Take a virtual walk through the City of Light with us as we check out some of the city’s headliners and hidden gems.
There’s nothing that can prepare you for the sight as you step inside Sainte-Chapelle on a sunny day, when light pours through the wall-to-wall stained glass (some of the oldest in Paris).
It’s said that if you spend eight hours a day looking at each piece on display in the Louvre for one minute, it would take you 75 days to see them all.
The steps leading up to the Sacré-Coeur Basilica often host a variety of street performers, and once inside, visitors can climb 300 steps to the top of the dome for a spectacular panorama view.
A favorite neighborhood among artists, Montmartre offers the best views of the city from the top of the hill and cobbled alleys lined with souvenir shops and historic cafes.
No trip to Paris would be complete without a stop (or two, or three) at a patisserie. These bakeries cook up a host of sweet indulgences, perhaps none quite as iconic and colorful as the macaron.
Historic cafés dot the streets of Paris, establishments that have hosted the likes of Pablo Picasso, Simone de Beauvoir, Henri Matisse and Vladimir Nabokov.
Rue Crémieux, one of the most Instagrammed streets in Paris, attracts photographers to the 12th arrondissement with its pastel-hued, shutter-framed houses.
If it weren’t for the Eiffel Tower, the 1836 Arc de Triomphe monument would likely be the symbol of Paris. A viewing platform at the top of the arch overlooks the dozen avenues leading to it.
Even the cemeteries in Paris are famous; at least that’s the case with the Père Lachaise cemetery. This necropolis is the final resting places of Frédéric Chopin, Jim Morrison and Oscar Wilde.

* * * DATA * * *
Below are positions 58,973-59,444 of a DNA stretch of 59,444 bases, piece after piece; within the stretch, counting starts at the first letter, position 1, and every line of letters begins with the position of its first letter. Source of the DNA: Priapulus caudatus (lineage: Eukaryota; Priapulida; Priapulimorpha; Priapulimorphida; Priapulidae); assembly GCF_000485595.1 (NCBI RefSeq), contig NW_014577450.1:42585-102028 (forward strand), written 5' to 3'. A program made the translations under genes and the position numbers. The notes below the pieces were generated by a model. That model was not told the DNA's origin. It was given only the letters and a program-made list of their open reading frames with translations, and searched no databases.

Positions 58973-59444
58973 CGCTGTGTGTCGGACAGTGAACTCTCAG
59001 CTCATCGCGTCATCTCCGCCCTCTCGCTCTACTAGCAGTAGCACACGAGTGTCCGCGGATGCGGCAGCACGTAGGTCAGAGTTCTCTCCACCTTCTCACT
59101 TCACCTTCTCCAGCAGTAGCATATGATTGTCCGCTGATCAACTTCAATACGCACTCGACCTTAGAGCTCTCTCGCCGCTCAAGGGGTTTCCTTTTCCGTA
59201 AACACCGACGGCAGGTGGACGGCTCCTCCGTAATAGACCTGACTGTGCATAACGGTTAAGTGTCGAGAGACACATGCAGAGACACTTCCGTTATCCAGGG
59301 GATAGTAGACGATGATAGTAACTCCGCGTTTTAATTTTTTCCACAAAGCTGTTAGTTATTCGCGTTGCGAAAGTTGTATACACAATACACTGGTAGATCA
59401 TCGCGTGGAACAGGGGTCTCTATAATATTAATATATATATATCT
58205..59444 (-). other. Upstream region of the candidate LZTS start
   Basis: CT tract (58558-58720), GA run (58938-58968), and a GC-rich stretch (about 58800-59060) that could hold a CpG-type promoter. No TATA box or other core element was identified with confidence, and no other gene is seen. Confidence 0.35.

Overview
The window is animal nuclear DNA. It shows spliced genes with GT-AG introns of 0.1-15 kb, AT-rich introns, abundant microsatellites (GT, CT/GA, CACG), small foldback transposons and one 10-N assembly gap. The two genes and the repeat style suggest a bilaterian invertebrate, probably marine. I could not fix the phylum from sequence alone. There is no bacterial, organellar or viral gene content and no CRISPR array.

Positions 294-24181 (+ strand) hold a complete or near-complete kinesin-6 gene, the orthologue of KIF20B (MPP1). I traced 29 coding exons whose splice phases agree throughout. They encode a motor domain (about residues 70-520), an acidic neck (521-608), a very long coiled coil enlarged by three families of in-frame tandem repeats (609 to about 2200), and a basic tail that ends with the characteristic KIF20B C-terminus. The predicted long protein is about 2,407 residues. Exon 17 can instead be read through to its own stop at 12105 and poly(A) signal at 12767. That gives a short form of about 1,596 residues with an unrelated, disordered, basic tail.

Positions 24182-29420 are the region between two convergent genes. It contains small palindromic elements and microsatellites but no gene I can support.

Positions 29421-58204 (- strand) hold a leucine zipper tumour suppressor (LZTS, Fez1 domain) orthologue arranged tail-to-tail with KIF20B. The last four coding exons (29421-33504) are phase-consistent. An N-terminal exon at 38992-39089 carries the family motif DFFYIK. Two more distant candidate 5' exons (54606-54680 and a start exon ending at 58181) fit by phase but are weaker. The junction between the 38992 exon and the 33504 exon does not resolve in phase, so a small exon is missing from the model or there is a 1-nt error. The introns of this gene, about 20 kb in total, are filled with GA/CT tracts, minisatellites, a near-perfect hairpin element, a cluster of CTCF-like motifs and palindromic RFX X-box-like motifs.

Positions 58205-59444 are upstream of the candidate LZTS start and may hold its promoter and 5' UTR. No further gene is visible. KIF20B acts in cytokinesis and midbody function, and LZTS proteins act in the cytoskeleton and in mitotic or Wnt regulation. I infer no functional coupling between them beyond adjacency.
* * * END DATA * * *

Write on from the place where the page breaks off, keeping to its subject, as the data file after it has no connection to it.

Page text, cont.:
Butte Chaumont, one of the city’s largest public parks, is where locals enjoy sunny days. The 61-acre green space boasts a puppet theater, waterfalls, walking paths and a swan-filled lake.
Those who’ve only seen photos of Paris might not realize the city has a modern downtown skyline. La Défense, the city’s business district, is home to the tallest towers in France.
At the Musée d’Orsay, housed inside a restored Belle Époque train station, don’t miss the fifth floor clock face that doubles as a window and popular photography spot.
To see the darker side of the City of Light, head into the underground tunnel system lined with skulls and bones. This series of disused quarry tunnels was converted into catacombs in 1810.
One of the most charming architectural features of Paris is its series of glass-roofed covered passages, and galleries, where Parisians and visitors alike go to shop and dine.
The Jardin du Luxembourg comprises 57 acres of French and English gardens dotted with sculptures, lawns, playgrounds and fountains. It’s one of the city’s most beloved free attractions.
As temperatures warm up each summer, the banks of the Seine and La Villette Canal transform into a leisurely seaside resort, complete with beach sand, lawn chairs, umbrellas and palm trees.
Paris is well known as a shopper’s paradise, and Galeries Lafayette has been a retail destination for more than 120 years. The neo-byzantine dome was added in 1912.